The same cannot be said for Putin's Russia and his incursion into the Republic of Georgia.


Greg said...

The more things change, the more they stay the same. Condi yesterday informed a Russian "journalist" that "this isn't 1968." Oh, Condi? We'll see.

I saw a report on CNN last night, produced by one of their russian speaking journalists. He encountered russian stormtroopers pushing deep into Georgian territory, preparing to surround Tblisi. The commander refused to say what the hell he was doing there, but a couple of straglers had a lot to say. They were a couple of Russian soldiers who had fallen back. The reporter said they reeked of alcohol and that they said they were forced to invade Georgia to "protect civilians".

The more things change....

Mustang said...

Throughout their entire history, the Russians seem devoid of quality leaders, which I think reflects core values and a predominant “North man” mindset. While most Scandinavians evolved away from their ruthlessness, the Russians have not. So we should appreciate the fact that the Russians are at least consistent … and this leads me to wonder why how Russian behavior surprises any western leader.

As for our own president, I suppose his ability to see into the souls of men isn’t what it was cracked up to be; maybe Condi Rice should be forced to give up her PhD in Russian Studies. Now, of course, Condi is saying publicly that “we” do not intend to allow Russia to get away with this kind of behavior – and it makes me wonder what she has in mind as a punitive measure. Russia has always isolated itself from the rest of the world, so I cannot imagine denying that country a place setting at the G7/G8 table will have much of an effect. Meanwhile, Russia is busy as a little bee forming alliances among the Muslim states, and given their investment in the nuclear development of Iran, I think we are walking a tightrope over world conflict.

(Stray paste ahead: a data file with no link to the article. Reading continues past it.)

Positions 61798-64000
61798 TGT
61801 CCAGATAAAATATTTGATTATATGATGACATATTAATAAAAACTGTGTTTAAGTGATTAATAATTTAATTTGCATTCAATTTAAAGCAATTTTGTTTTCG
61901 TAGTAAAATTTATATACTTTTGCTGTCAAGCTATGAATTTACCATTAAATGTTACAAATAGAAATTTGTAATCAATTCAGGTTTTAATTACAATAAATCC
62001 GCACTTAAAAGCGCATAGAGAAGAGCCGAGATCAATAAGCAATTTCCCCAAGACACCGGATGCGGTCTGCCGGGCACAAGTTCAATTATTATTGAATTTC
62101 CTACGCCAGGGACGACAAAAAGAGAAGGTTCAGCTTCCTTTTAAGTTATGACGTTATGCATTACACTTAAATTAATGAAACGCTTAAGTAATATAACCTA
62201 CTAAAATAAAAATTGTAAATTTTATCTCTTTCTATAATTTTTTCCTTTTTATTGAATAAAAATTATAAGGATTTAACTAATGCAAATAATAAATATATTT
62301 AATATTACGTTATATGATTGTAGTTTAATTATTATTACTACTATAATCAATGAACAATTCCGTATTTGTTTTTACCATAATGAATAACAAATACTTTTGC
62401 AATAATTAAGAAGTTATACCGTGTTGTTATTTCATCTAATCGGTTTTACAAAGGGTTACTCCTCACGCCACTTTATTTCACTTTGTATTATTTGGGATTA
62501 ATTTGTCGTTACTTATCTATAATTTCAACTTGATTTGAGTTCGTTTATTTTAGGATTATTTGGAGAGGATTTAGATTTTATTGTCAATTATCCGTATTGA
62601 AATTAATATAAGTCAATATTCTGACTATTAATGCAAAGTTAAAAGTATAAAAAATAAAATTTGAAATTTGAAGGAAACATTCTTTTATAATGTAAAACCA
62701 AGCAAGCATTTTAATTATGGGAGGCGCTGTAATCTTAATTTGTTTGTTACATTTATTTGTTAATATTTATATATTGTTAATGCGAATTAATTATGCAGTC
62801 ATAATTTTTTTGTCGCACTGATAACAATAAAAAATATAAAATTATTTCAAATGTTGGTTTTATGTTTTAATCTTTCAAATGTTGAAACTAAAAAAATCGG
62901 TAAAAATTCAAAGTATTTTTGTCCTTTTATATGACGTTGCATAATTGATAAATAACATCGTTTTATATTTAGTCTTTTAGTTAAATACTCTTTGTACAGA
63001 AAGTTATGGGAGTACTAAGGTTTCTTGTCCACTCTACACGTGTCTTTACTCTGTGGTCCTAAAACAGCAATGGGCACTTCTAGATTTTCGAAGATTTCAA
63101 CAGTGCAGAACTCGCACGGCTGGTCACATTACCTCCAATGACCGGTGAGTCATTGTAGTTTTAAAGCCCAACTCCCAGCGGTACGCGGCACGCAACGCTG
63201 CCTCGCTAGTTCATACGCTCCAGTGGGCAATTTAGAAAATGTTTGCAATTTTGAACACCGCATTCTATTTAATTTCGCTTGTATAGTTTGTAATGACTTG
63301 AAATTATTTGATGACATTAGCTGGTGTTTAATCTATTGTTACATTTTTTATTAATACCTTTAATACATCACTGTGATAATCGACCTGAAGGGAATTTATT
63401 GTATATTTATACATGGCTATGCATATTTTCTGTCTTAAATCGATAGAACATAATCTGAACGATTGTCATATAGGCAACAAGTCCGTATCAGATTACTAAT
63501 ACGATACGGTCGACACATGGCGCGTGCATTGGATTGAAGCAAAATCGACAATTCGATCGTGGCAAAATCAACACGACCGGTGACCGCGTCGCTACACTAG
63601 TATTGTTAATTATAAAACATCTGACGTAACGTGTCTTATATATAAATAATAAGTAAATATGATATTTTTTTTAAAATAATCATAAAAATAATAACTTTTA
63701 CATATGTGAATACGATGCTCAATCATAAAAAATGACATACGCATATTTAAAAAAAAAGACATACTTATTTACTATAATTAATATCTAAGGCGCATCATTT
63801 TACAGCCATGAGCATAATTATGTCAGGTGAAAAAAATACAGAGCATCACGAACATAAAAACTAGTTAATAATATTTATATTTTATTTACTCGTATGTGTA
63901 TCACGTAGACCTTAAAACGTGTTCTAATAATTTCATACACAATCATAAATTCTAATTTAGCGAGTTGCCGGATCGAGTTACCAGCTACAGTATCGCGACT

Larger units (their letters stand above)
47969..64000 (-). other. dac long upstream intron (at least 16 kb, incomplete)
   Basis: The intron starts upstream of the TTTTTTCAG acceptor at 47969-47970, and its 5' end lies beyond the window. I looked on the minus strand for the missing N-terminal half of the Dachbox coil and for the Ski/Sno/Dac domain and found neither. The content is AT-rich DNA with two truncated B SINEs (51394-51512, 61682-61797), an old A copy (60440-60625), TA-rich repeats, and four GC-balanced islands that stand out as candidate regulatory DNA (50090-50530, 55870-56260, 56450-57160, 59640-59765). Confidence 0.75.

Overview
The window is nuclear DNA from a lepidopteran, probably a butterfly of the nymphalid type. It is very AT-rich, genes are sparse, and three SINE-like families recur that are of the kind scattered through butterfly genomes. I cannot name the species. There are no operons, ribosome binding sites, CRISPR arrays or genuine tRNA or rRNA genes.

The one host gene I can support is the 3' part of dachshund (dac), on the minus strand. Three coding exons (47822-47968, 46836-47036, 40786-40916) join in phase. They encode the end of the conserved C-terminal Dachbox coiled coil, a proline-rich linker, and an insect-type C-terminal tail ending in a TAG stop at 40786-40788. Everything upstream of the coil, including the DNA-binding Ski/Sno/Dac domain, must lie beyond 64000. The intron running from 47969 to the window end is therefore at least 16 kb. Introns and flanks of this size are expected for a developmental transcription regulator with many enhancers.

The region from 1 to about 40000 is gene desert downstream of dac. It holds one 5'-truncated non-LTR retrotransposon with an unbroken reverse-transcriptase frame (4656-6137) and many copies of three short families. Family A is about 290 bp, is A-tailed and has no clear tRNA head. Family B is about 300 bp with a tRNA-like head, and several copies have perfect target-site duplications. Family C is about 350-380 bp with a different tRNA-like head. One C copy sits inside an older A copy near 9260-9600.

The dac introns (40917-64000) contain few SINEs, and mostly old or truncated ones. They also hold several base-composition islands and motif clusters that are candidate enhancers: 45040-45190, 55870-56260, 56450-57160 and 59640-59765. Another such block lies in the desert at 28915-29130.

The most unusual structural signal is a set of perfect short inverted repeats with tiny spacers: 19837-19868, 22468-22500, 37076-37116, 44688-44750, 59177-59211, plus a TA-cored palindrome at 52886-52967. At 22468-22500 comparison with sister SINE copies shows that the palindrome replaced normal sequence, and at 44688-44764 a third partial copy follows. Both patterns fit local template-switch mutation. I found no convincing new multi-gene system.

LASunsett said...

//The reporter said they reeked of alcohol and that they said they were forced to invade Georgia to "protect civilians".//

As you say, the more things change, the more things stay the same. It's hard to say who are the good guys here. Take a look at this video.

LASunsett said...

//Condi is saying publicly that “we” do not intend to allow Russia to get away with this kind of behavior – and it makes me wonder what she has in mind as a punitive measure.//

As per our conversation the other day, it makes me wonder what we CAN do about it. This is Europe's theater of operation. They are the one's that are bearing the brunt of an out of control bear. It would seem to me, it should be in THEIR best interests to come up with some ideas that will work.